A number of years ago, while I was in engaged in raising capital for my company, I was on a golf course (where you often find yourself in these situations) with a few potential partners.

Up to this point, I had developed an exhaustive business plan, rehearsed and mastered the pitch and the ask, and felt like I could talk about any aspect of the business and the industry.

While we were lining up for a putt on an early green, one of the investors turned and asked:

"What would be the first thing you would do if you had the money you need?"

I was a little taken back, because my plan was to invest money across the business, in all areas where we needed capital. I had an investment breakdown in my business plan, so "the first thing" I would do is spend money here and there and everywhere.

What he was really asking, however, was if I understood the most important needs of my business and if had a plan to prioritize how I spent his investment. I did not have a clear, compelling answer for this -- I was not prepared to say:

"The very first thing I would do is ..."

In reality, no investor wants to throw a ton of money into a venture without priorities clearly set by the management team. And, entrepreneurs that are most successful have clear goals around a strict bootstrapping strategy (do more with less).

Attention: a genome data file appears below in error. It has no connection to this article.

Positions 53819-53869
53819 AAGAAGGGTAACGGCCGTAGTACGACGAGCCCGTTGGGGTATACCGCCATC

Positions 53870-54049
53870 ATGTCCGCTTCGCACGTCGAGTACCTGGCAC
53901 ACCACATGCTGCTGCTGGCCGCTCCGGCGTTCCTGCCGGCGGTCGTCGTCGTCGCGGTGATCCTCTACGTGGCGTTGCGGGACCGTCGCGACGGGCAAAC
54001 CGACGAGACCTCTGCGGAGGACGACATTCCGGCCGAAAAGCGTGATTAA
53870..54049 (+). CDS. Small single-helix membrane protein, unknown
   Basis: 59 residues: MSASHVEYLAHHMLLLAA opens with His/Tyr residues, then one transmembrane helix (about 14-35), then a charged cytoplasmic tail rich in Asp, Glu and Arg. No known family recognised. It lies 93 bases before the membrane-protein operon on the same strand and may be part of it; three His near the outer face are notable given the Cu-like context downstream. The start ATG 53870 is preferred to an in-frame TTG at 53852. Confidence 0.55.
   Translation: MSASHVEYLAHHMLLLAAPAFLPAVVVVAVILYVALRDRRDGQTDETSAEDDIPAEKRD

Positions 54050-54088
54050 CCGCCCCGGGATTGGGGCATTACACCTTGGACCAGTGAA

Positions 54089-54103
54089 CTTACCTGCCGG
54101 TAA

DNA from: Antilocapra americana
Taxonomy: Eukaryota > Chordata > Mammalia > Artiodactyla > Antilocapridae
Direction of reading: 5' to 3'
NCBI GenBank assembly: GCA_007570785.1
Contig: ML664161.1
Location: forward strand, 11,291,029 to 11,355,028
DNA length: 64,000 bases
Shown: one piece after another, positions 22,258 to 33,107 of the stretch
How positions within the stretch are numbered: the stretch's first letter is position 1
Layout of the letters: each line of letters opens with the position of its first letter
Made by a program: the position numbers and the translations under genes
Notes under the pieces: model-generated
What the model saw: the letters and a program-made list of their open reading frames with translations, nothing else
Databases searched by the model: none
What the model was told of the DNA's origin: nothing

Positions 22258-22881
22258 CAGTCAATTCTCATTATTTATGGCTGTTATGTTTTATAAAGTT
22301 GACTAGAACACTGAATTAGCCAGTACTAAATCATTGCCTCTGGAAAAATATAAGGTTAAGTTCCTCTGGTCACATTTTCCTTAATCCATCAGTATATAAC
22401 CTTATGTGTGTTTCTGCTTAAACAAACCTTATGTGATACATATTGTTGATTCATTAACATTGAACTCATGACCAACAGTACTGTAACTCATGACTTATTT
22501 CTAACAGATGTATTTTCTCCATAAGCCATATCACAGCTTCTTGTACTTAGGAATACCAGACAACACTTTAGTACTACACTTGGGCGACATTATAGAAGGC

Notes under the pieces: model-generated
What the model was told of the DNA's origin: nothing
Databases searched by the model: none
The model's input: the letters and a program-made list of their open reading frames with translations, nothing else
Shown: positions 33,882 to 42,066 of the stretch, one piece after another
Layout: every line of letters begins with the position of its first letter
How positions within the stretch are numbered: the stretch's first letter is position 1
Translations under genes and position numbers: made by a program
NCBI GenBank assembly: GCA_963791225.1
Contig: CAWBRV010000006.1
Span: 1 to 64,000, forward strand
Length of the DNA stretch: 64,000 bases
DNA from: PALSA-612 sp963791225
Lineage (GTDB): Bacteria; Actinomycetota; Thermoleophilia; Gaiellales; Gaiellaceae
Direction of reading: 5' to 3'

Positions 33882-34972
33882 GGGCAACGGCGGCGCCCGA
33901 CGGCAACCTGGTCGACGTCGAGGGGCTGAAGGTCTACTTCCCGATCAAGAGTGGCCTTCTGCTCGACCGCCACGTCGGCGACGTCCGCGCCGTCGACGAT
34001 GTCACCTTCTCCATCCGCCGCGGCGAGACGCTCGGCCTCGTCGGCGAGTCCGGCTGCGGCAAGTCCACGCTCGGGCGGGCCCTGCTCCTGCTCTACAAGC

Another important understanding of this question is to really understand the most important needs of your company. Finding a better nice office, hiring a general manager, or building a prototype are great goals, but the focus should be on growing a client base and proving market need (and ultimately generate revenue).

No customers or market need? There is no need for anything else.

What do you think? Have you ever been pressed with this question? Share your story or feedback with others in the comments below.